Canadian Underwriter

Behind the popularity of pay-as-you-go insurance

March 31, 2021   by Adam Malik

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Customers want more choice and control over how they spend their insurance dollars, which explains the skyrocketing popularity of pay-as-you-go insurance, says the president of CAA.

The insurer has seen a three-fold increase in customers to its pay-as-you-go insurance product MyPace over the last year. The program has been in place in Ontario since 2018 and expanded to Nova Scotia in 2020.

Particularly well-suited to pandemic conditions — i.e. government lockdowns preventing the spread of COVID-19 mean people are driving less — MyPace is targeted to low-mileage drivers who travel fewer than 9,000 km.

Drivers buy insurance in a pay-as-you-go format in 1,000-km increments. They get alerts when they’re nearing the need to buy the next increment and choose to purchase it.

“We’ve had 300% growth year-over-year,” said CAA Insurance president Matthew Turack. “It’s fantastic. The interest has been tremendous.”

For Turak, the key takeaway is that people like pay-as-you drive because it gives customers a choice about how much auto insurance they wish to buy. “We really see the customers, whether their current insureds or our future potential customers, really are receptive to the fact that they want options,” he told Canadian Underwriter. Prasertthai

The whole purpose behind pay-as-you drive is to give customers control, Turak observed. That means giving them options when they buy their insurance.

“They want a product that fits their lifestyle or life-stage,” he said. “That was part of our design of the product, along with our use of our data and all of our proprietary modelling. We built the product so that when you are driving less, and when you can or want to control how many kilometres you…you drive your car, you will save. And you have that flexibility….

“Customers like that. They like the ability to say, ‘Listen, I’m staying home. I’m not driving my car. So, let me save on my insurance.’”

Turack didn’t reveal specifics, but he did say the MyPace program accounts for about 15% of CAA’s auto client base — and it’s growing.

Part of the control for consumers is cost-certainty. For example, they know how much it costs to purchase insurance for each 1,000-km. increment.

“And when I drive that 1,000 kilometres, I know I have to reload it,” as Turak explained, giving the consumer’s perspective. “And it will automatically reload, because I get all my notifications through email or through my phone….Consumers really liked that ability to control their costs. Especially in today’s [pandemic] environment, that control, that ability to manage your costs, is extremely important.”

Pay-as-you go is resulting in 50% savings for insureds, he reported.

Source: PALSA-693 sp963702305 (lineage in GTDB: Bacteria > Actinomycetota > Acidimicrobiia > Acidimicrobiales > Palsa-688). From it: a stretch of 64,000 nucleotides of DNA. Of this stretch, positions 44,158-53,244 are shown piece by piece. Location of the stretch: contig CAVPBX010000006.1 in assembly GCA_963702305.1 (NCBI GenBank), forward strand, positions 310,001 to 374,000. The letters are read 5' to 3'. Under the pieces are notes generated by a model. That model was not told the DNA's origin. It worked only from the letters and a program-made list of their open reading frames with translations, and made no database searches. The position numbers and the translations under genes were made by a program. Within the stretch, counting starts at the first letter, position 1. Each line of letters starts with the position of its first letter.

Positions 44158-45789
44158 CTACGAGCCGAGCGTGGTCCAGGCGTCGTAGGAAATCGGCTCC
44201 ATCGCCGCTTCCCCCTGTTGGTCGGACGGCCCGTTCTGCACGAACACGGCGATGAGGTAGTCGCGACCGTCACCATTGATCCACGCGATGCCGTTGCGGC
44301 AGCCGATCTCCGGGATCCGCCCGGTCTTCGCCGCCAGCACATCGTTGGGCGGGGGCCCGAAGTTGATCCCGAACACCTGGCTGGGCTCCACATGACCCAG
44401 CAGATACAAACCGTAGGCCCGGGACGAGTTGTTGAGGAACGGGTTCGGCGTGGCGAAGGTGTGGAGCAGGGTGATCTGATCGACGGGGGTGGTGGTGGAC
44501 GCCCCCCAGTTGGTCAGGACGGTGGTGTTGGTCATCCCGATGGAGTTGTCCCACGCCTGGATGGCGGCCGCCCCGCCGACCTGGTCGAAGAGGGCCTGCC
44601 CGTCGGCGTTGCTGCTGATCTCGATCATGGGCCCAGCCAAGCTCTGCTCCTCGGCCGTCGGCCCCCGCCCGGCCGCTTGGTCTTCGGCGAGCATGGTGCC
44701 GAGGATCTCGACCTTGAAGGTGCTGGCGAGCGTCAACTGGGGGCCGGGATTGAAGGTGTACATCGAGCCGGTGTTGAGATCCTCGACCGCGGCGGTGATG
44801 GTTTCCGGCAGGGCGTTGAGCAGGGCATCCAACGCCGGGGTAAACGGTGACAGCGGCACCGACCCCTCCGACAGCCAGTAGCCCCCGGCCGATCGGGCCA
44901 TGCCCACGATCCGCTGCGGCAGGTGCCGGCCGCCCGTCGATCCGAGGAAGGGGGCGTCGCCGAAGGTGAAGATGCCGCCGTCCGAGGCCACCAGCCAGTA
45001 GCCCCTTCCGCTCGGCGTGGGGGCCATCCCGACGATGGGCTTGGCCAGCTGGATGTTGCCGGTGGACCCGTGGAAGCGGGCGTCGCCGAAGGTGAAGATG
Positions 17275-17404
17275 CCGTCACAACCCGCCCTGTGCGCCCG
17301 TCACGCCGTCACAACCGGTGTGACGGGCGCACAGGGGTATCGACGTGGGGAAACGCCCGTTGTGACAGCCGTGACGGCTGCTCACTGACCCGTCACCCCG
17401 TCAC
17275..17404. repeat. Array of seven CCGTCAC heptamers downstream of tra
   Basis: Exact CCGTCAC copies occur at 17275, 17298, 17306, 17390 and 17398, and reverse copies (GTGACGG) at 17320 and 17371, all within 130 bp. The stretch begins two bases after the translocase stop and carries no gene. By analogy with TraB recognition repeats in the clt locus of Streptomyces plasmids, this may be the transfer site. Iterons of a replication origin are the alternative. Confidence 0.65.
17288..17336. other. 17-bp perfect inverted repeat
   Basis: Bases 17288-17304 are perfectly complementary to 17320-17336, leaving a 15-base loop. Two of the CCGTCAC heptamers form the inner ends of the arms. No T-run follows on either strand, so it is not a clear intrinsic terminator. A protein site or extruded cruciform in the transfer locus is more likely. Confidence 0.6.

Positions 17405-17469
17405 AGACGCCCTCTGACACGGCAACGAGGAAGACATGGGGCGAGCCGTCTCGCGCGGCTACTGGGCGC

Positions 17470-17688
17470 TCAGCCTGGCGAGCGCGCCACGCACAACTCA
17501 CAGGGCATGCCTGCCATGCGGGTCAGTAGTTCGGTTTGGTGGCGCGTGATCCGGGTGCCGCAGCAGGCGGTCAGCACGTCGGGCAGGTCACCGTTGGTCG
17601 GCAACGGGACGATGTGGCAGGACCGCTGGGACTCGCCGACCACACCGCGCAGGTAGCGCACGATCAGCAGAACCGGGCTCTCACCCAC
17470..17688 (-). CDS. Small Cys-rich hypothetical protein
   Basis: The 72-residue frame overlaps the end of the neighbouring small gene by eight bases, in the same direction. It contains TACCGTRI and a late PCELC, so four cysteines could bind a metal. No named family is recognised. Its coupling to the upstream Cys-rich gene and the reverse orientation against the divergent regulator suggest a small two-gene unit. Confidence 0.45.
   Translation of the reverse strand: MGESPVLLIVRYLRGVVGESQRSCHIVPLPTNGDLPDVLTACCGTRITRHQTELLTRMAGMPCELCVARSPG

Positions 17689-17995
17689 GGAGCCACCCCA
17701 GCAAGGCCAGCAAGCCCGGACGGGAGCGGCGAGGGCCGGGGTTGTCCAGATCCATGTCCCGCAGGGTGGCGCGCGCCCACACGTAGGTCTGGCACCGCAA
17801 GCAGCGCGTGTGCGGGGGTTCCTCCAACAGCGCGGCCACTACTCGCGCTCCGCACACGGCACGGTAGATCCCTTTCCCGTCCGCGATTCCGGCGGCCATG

For now, choosing how far they are able to travel is the extent of choice available to customers. The industry will need to provide a broader range of choice to meet the future demands of pay-as-you-drive clients, Turack said.

“When we get feedback from customers, they’re looking for more optionality,” he said. For example, he said, they ask: “Can I choose levels of accident benefits? Are there more options within the auto insurance product that can be created that may not be there today?”

Digital options for receiving paperwork are thus far limited. “We can provide a lot of digital documents today, but we sometimes also have to provide the paper copy,” Turak said. “A lot of clients are saying, ‘Do you really have to send me the paper?’ That’s something I know the regulator’s looking into, being able to provide more digital documentation.”


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2 Comments » for Behind the popularity of pay-as-you-go insurance
  1. Eric says:

    Why buy in 1000km increments? If you want to go this route, the technology is there to actually “pay-as-you-go”. Have a rate X each km you go = your charge. Rate changes based on your personal factor. Don’t drive for half a year, just pay your parking insurance charges dependent on location that can also change based on area.

    I’m not saying this is the way to go. Just, why go half way when the final end is so obvious.

  2. Craig Findlay says:

    What happens when the claims hit ? If you undercharging some customers on your rates now there wont be enough $$ to cover claims, unless you are overcharging some one else.
    Is this system actuarially sound is is just another marketing gimmick to increase market share ? Any underwriter knows what purchasing market share at underpriced rates means .

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